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Andrew Pyle


How Much Risk Are You Willing to Take?

Posted: 10/22/11 10:00 AM ET

The other day I spoke to a reporter about the merits of so-called capital preservation tools which enable investors to protect their assets, while placing bets on the outcome of riskier markets such as stocks and commodities. Most popular of these is the Principal Protected Note, or PPN. A variant of this vehicle is the index-linked GIC. Both offer the investor safety in the form of a delivering back the original principal, with the opportunity to enhance return on that principal beyond a comparable maturity 'risk-free' investment. While these products become more enticing when in we're engulfed in an environment of uncertainty, such as today, they are still not widely understood. The key flaw in these products is that they blur what is the most fundamental decision an investor must make -- whether or not to take risk and, if so, how much? They also limit an individual's flexibility in responding to risk.

Let's look at the index-linked GIC. While it might seem attractive to hold something where principal is guaranteed (which isn't the same as saying that guarantee is insured), while offering a market-related improvement to a normal GIC interest rate; the guaranteed value is only effective at maturity. It still comes as a surprise to many investors that the guarantee of a regular GIC only applies to the day the note matures, since in all the days in between the purchase and the end date the value of the GIC is marked to market like any other fixed income instrument. Cash in or break a five-year GIC before maturity may not give you back the notional value of the note if interest rates have climbed in that intervening period. Likewise, the return of an index-linked GIC is provided only on maturity. If the market the GIC is linked to is up at maturity (or just prior to depending on the product) relative to the purchase date, a percentage return based on the movement in the market index is paid, up to a maximum -- regardless of how much the market improved. However, if the market goes up during some stage of the note, but then falls towards maturity, the return diminishes; or it disappears entirely when the market index is below that which existed at the time of purchase. In other words, all the investor is left with is his or her capital and nothing to show for it. In inflation-adjusted terms, the investor will have lost money. That may not seem bad if the overriding objective was simply protection of capital, but a higher return may have been possible on a more traditional fixed income instrument (a corporate bond or even a plain old GIC).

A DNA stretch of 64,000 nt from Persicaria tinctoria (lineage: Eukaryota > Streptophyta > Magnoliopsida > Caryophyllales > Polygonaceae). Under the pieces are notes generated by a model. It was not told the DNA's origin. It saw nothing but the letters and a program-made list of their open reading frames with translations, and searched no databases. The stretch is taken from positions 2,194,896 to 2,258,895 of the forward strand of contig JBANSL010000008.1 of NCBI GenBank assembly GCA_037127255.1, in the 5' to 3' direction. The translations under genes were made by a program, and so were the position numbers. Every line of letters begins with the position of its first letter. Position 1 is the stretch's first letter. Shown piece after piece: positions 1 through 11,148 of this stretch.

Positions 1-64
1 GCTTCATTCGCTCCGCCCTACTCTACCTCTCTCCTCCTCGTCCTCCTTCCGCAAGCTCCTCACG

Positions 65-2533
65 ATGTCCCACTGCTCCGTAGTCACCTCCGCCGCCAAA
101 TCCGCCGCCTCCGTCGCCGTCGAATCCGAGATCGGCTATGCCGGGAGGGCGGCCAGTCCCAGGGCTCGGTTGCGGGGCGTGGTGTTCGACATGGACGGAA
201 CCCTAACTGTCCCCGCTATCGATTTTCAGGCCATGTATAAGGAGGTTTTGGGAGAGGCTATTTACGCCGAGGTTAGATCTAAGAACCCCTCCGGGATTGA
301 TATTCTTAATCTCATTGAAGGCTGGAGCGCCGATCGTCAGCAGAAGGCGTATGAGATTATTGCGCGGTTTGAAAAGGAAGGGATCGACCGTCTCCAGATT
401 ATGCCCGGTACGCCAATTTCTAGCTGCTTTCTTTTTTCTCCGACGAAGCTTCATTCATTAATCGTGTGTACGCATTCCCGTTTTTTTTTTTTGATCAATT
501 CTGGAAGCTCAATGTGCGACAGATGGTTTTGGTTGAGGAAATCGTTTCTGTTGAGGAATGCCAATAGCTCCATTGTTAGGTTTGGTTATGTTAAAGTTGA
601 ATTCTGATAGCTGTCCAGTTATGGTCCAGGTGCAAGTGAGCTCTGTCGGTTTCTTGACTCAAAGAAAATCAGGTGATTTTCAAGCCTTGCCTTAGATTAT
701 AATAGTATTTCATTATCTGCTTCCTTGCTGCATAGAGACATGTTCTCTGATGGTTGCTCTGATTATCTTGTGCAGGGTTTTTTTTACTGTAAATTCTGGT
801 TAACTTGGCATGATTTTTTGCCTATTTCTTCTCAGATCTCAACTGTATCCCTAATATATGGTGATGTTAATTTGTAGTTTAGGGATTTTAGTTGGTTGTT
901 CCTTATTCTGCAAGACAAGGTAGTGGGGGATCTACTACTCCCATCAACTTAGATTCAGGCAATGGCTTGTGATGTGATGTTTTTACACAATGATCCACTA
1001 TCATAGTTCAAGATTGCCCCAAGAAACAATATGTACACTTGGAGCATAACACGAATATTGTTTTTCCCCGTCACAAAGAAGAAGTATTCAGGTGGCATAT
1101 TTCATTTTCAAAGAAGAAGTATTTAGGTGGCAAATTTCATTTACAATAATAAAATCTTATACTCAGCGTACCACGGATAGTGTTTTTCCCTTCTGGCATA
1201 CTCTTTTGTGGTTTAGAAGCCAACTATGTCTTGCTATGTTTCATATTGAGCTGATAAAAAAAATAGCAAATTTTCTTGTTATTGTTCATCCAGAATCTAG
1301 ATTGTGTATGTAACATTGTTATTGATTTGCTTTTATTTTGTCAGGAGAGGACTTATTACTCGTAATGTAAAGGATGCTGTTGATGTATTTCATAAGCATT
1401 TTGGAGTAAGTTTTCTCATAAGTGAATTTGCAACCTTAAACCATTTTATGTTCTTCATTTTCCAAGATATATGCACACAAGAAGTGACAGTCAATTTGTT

If we treated the index-linked GIC for what it really is -- a rigid, built-in balanced fund -- it would be far better for the investor to have control of the risk embedded in the note. In other words, if a market strengthened over some period during the length of the note, then an investor may have wished to lock in that performance and bank the enhanced return by selling the market part of the note. This is easier demonstrated with the PPN, which is effectively made up of two things -- a zero coupon bond and some risk attachment. Let's assume we have $100 to invest and use part of this, say $80, to purchase a zero coupon bond which matures at $100 in five years, with the rest invested in the market. We could then leave the zero coupon bond investment in place and sell the market-related part when a return hit a desired threshold. By blending the two, this option is taken away. Worse still, the note is also embedded with a myriad of fees that come from 'structuring' of the note. Again, if the objective of the client is to have zero risk, this note is inappropriate.

If the investor desires risk, and knows how much risk to take, far better to either create his or own PPN, or better still, simply create a balanced portfolio of securities. This may very well be a portfolio made up of low-risk (federal or provincial) zero coupon bonds, with the remainder invested in a diversified portfolio of equities or commodity-linked exchange traded funds (ETFs). If the non-fixed income segment of the portfolio increases in value beyond the desired risk limit, profits are taken and re-invested back into fixed income. What if markets fade in the intervening period? With either the PPN or index-linked GIC, the investor is forced to wait for markets to recover and strengthen which, in the current climate, could be an agonizing wait. In a balanced portfolio compromised of bonds, it is quite likely that this segment will see an appreciation in value as riskier assets fall. The investor can then take profits on those bonds and either re-invest in money market or redeploy to the riskier assets to maintain the desired balance. Even with the trading fees incurred in this strategy, the improved flexibility makes it superior to a locked-in approach taken with the PPN or index-linked GIC. In a fee-based portfolio management platform, the benefits are even greater in my opinion. The bottom line is that when products are sold on the basis of being 'simple' they may neither be that simple nor better than the really simple approach taken with a calculated risk balanced portfolio.